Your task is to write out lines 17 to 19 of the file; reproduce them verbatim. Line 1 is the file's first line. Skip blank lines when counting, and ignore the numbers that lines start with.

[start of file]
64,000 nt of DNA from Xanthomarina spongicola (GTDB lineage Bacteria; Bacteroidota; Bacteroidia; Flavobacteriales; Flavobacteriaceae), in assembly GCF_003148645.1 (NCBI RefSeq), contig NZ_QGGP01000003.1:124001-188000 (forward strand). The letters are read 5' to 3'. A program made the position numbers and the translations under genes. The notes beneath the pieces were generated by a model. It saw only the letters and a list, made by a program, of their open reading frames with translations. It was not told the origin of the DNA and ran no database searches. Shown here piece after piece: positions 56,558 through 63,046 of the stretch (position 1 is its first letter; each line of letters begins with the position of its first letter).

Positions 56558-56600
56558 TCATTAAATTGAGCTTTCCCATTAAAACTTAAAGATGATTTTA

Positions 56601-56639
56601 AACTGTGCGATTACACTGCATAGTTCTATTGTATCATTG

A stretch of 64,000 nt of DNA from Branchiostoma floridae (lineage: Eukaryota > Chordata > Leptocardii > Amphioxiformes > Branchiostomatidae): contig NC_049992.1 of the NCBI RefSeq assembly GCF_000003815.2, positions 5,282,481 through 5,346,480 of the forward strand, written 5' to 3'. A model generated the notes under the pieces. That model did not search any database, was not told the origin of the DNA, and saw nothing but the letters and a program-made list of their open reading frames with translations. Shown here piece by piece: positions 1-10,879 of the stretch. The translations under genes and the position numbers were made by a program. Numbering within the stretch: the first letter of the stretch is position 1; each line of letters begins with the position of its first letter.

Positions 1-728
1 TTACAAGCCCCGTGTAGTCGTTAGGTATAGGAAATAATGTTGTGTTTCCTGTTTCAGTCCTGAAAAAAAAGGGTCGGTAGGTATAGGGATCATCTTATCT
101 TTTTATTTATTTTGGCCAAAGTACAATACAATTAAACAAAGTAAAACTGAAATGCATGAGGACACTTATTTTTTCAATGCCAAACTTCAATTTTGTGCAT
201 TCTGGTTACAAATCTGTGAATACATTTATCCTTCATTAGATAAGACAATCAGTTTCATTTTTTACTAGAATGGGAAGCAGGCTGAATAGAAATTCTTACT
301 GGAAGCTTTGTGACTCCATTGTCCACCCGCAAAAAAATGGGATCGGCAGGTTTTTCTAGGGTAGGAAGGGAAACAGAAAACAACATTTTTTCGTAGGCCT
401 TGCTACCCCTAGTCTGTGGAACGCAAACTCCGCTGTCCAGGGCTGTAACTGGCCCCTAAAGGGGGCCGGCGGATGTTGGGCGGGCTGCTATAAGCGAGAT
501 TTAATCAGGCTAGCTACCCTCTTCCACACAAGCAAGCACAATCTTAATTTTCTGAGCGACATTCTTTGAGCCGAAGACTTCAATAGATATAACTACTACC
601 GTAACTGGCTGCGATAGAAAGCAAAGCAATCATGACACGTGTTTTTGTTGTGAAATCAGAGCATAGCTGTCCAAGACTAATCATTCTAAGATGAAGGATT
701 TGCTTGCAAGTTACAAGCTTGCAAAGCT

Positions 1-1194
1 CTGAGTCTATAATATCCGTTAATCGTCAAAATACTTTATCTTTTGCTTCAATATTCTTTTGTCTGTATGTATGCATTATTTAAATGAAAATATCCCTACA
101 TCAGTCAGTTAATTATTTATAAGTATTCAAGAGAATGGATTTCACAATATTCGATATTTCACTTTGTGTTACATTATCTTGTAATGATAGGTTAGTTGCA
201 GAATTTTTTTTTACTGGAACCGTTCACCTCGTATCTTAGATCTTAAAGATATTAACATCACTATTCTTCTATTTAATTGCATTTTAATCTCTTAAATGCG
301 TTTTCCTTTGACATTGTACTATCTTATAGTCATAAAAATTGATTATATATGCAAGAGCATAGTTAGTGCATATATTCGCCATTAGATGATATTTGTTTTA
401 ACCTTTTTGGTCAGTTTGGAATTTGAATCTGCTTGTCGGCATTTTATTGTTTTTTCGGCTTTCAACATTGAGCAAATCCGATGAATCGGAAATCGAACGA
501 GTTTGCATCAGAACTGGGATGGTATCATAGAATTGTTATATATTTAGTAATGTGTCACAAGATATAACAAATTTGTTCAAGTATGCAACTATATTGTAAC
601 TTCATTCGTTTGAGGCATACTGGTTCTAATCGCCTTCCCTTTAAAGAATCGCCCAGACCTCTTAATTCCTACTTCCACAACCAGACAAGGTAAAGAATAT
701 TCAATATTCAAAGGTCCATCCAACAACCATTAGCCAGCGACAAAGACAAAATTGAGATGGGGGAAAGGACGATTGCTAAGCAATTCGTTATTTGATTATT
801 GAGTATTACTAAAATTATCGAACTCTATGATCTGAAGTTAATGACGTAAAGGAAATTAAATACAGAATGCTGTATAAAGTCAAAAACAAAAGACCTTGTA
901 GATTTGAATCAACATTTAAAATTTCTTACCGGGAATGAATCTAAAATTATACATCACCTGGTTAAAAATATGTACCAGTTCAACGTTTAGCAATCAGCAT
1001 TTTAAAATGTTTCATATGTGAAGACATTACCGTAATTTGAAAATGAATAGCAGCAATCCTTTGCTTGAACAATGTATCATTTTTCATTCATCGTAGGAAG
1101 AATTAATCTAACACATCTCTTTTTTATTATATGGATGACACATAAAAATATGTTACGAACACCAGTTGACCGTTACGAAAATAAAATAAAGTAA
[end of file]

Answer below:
1 CTGAGTCTATAATATCCGTTAATCGTCAAAATACTTTATCTTTTGCTTCAATATTCTTTTGTCTGTATGTATGCATTATTTAAATGAAAATATCCCTACA
101 TCAGTCAGTTAATTATTTATAAGTATTCAAGAGAATGGATTTCACAATATTCGATATTTCACTTTGTGTTACATTATCTTGTAATGATAGGTTAGTTGCA
201 GAATTTTTTTTTACTGGAACCGTTCACCTCGTATCTTAGATCTTAAAGATATTAACATCACTATTCTTCTATTTAATTGCATTTTAATCTCTTAAATGCG